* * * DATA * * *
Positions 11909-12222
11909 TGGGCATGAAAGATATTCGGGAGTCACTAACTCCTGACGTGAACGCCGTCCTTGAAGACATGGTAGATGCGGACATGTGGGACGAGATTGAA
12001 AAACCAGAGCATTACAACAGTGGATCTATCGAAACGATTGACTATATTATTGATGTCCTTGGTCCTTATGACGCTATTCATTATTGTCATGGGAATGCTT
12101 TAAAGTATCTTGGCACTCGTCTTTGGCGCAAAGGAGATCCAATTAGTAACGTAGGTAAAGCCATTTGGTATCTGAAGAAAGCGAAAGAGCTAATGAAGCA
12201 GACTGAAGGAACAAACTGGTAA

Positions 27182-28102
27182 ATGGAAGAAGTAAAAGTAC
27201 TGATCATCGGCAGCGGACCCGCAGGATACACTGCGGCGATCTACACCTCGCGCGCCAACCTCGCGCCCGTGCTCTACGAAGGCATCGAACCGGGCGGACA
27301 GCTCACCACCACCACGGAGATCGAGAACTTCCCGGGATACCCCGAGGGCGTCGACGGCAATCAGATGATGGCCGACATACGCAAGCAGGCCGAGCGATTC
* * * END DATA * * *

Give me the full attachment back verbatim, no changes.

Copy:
Positions 11909-12222
11909 TGGGCATGAAAGATATTCGGGAGTCACTAACTCCTGACGTGAACGCCGTCCTTGAAGACATGGTAGATGCGGACATGTGGGACGAGATTGAA
12001 AAACCAGAGCATTACAACAGTGGATCTATCGAAACGATTGACTATATTATTGATGTCCTTGGTCCTTATGACGCTATTCATTATTGTCATGGGAATGCTT
12101 TAAAGTATCTTGGCACTCGTCTTTGGCGCAAAGGAGATCCAATTAGTAACGTAGGTAAAGCCATTTGGTATCTGAAGAAAGCGAAAGAGCTAATGAAGCA
12201 GACTGAAGGAACAAACTGGTAA

Positions 27182-28102
27182 ATGGAAGAAGTAAAAGTAC
27201 TGATCATCGGCAGCGGACCCGCAGGATACACTGCGGCGATCTACACCTCGCGCGCCAACCTCGCGCCCGTGCTCTACGAAGGCATCGAACCGGGCGGACA
27301 GCTCACCACCACCACGGAGATCGAGAACTTCCCGGGATACCCCGAGGGCGTCGACGGCAATCAGATGATGGCCGACATACGCAAGCAGGCCGAGCGATTC